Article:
Sunday, November 25, 2007


I haven't posted for a while (at least not in English). There's a good reason for that: I'm busy--really busy. Of course the year is divided into two semester: spring and fall. Spring semester was my first semester, and it was a breeze. It was all conversation classes. All my grading was done in class, because you can't really grade talking when the student isn't there. Great. Easy stuff.

This semester, however, was a little tougher. I'm teaching 4 writing classes. This means I have 120 students handing me in two drafts of 3 different papers (ranging in length from 3-6 pages). That's a lot of reading and a lot of grading--overwhelmingly so. It means I haven't had a lot of time--for blogging or anything really.

In any case, I've found out the department will be hiring another person, and my position will be split in two next year. This is great for two reasons. One, I won't have another insane semester like this one. Two, I'll actually be opened up for teaching some more specialized classes than just the general "writing" and "conversation" classes I'm teaching now. I'm not sure what I'll get to teach yet. We'll see.

During the same time, Hye Sook has been a bit busy herself. She got a new job last July teaching English in a specialized private school. She taught from 2:30 to 10:30 Monday through Friday, but her hours certainly didn't stop there. She was dedicating every waking hour to class prep. I'd get to see her in the apartment a lot during the mornings and weekends, but I wouldn't say we really got to spend any time together. She was on the computer writing notes and preparing lessons that whole time.

Of course, this wore her down. If teaching was the profession she wanted to get into, I'd tell her to tough through it. Every new teacher goes through that stage until they get their sea legs. But Hye Sook doesn't want to be a teacher--not at all. By the time her sea legs would come in the mail she'd be quitting the profession anyway. C'est vrai. C'est la vie.

Speaking of which, I've been learning French. Remember me mentioning that Hye Sook and I planned to move to France in a couple years? No? Well, we are. So we're learning French, for me relearning, for her from scratch.

Anyway, with French and teaching and all, Hye Sook was worn down to a quivering nub. She'd had enough, and I encouraged her to move on. She found a new job after just a few days of looking but hit a roadblock. In Korea, there isn't a two-week-notice system. Instead, you tell your employer that you intend to leave, and the two of you work out the details. Hye Sook's employer wouldn't let her go until a replacement was found. Two weeks later, they started looking. Five weeks down the line, they finally suckered someone into the job.

Hye Sook started her new job the following Monday. It was at a small cooking school in town here. It was just starting up and looked promising. Hye Sook would be working fairly long hours, 9-9 on MWF and 9-7 on TTH, but she would get breaks, and there was no out of class prep time. This was all the tale she was told. Reality was a tad different.

On her first day, they kept her from 9-11. She didn't even get a lunch break. In fact, she got to sit down a total of about 30 minutes the whole day. To make matters worse, the owner of the school didn't really seem to understand cooking at all. He had made this little school but hadn't bothered to install ventilation. Now think of this: it's a cooking school. Even good cooks need some ventilation, but if you have dozens of fledgling cooks around, there's going to be smoke. Hye Sook spent 13 hours on her feet in the stuff. She came home from her first day crying and puking and smelling like a McDonalds--a particularly greasy McDonalds. There wasn't a day two.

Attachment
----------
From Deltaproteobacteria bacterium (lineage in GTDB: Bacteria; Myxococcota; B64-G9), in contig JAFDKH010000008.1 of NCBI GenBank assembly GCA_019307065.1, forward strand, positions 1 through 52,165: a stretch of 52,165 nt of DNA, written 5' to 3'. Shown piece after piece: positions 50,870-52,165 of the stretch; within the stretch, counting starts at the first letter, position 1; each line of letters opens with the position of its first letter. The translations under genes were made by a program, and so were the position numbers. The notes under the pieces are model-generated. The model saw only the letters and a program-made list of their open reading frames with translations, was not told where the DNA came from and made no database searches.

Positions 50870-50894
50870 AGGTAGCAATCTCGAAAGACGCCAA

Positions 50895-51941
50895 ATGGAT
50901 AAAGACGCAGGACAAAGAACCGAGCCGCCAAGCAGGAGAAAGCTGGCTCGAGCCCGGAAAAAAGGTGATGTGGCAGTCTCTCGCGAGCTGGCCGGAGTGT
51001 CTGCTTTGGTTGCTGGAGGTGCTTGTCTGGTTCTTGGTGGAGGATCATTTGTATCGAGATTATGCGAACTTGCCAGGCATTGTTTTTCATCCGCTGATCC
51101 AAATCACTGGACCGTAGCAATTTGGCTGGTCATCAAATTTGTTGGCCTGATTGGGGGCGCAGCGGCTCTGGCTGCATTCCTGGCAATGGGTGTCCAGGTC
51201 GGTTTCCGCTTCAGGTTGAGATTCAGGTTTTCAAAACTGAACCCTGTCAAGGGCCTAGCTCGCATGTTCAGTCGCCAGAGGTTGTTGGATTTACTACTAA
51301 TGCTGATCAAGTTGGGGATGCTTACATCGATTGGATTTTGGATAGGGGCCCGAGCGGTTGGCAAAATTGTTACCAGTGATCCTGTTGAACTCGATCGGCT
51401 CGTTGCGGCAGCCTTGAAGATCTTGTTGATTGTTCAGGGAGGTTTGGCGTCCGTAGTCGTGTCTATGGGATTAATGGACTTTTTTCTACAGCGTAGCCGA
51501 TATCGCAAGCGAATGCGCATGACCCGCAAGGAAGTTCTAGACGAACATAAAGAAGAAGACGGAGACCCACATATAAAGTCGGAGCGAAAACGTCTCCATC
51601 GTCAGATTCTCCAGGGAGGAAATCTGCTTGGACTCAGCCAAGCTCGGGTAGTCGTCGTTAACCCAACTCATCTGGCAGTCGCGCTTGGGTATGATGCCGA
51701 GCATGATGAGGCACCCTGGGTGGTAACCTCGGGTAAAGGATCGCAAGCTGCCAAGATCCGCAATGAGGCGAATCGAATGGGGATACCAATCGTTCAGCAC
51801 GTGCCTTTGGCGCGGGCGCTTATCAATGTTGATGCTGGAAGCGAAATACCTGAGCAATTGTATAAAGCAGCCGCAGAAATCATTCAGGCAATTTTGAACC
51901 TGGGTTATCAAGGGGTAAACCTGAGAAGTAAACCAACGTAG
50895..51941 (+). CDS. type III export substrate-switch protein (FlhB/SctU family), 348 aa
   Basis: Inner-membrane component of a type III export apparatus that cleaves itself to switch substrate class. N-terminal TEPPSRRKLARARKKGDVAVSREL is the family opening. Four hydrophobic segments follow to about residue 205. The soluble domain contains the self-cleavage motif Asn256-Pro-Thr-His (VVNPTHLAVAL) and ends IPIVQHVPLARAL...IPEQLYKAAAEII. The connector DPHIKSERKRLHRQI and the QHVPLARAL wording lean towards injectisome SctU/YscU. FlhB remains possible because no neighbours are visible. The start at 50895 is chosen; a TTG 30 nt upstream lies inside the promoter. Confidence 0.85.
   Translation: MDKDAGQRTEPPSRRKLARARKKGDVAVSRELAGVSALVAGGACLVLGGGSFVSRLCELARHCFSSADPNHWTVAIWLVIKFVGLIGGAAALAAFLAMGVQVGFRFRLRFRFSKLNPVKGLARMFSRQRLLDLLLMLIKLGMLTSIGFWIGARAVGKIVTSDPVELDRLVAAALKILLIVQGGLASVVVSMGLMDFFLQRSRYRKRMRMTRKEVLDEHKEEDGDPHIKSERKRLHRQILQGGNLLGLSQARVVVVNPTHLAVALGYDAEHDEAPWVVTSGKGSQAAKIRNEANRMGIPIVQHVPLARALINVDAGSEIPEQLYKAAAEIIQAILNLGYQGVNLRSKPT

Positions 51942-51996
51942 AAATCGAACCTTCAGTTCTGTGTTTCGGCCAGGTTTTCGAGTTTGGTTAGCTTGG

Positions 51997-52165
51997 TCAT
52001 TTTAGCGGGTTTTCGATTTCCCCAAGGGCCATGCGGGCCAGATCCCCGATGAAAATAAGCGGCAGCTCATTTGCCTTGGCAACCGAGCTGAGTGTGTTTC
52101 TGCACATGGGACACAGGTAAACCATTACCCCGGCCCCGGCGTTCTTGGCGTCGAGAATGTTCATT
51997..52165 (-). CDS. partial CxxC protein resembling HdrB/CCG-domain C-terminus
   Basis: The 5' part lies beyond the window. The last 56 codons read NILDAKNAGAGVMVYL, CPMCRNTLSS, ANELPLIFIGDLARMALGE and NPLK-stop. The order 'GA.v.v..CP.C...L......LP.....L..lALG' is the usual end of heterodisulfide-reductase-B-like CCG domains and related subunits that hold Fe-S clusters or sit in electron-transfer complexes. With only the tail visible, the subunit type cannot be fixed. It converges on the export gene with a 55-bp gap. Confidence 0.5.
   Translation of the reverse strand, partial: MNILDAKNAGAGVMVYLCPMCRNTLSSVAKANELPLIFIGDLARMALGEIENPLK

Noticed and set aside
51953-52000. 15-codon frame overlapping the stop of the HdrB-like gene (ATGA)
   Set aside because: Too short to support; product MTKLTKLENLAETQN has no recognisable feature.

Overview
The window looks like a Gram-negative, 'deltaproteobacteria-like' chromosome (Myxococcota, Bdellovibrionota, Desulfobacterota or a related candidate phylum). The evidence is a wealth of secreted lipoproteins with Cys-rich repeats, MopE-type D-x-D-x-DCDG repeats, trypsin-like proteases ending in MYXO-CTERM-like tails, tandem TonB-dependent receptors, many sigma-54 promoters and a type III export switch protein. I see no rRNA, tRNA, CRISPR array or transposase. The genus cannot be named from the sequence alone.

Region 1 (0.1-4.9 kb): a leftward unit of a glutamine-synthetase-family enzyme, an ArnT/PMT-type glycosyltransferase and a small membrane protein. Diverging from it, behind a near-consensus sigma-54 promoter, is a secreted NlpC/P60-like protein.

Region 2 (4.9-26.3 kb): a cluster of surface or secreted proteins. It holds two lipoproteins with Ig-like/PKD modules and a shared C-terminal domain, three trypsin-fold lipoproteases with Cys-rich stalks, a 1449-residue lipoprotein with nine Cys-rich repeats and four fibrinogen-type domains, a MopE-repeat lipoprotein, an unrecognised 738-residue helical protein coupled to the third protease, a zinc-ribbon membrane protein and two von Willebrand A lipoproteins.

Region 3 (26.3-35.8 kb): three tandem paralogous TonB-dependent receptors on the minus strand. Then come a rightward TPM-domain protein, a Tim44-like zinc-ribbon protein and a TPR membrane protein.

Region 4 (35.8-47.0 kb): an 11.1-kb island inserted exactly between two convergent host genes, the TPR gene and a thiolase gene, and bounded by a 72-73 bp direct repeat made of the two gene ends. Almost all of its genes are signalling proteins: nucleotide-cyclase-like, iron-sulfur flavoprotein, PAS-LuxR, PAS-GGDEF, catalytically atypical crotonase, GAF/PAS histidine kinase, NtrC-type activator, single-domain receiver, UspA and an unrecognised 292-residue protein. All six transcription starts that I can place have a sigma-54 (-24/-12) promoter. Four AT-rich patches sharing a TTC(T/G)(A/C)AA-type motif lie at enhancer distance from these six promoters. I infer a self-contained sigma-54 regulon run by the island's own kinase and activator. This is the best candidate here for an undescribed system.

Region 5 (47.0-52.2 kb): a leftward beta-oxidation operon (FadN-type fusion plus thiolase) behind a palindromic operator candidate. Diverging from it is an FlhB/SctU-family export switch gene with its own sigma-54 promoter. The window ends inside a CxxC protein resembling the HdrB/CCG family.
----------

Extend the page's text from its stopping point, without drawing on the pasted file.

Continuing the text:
Well, this led to what we'll call a much needed vacation for her. She got two weeks of job hunting before she found her new job. Hardly a vacation, but certainly a break, comparatively speaking. She'll be teaching at the same cooking school she attended when she was a student, which she knows has reasonable cooking conditions. Better yet, her hours are much shorter, just 9-6 with a one hour lunch break and no prep outside of work hours. Good stuff. The pay isn't great, but it's well worth it for the peace of mind and the experience she'll get. After all, we're still planning that whole France thing in a couple years, and the whole purpose of that is for her to go to cooking school over there. In any case, she starts the job Monday.

All of this is a very roundabout way of saying she had the weekend off this week: no job and no job hunting. And as luck would have it, I actually miraculously got caught up on my grading this week, so I had the weekend off as well.

This means I could write on my blog, but it also means that Hye Sook and I got to have dinner with some friends yesterday, spend some time lazing around, and also go on a little trek this afternoon.

We weren't planning on going anywhere really. We went out to get some lunch, stopped off to buys some juice I like, and then were going to wing it from there. There's a cable car going all the way up the mountain behind our apartment. I've lived in Busan over two years now, looked at that thing hundreds of times, but somehow have never taken it up. Hye Sook had the bright idea to try it out today, so on a whim, we did.

The pictures below are the excursion. You'll notice they're far poorer quality than usual. That's because I wasn't planning on this little trip, so I didn't have my regular camera with me, only my cell phone. I suppose you'll have to make do with what I gives ya. In any case, enjoy. They're the first mountain pictures I've posted in a while.

Toodles, au revoir, and 안녕 to you all.



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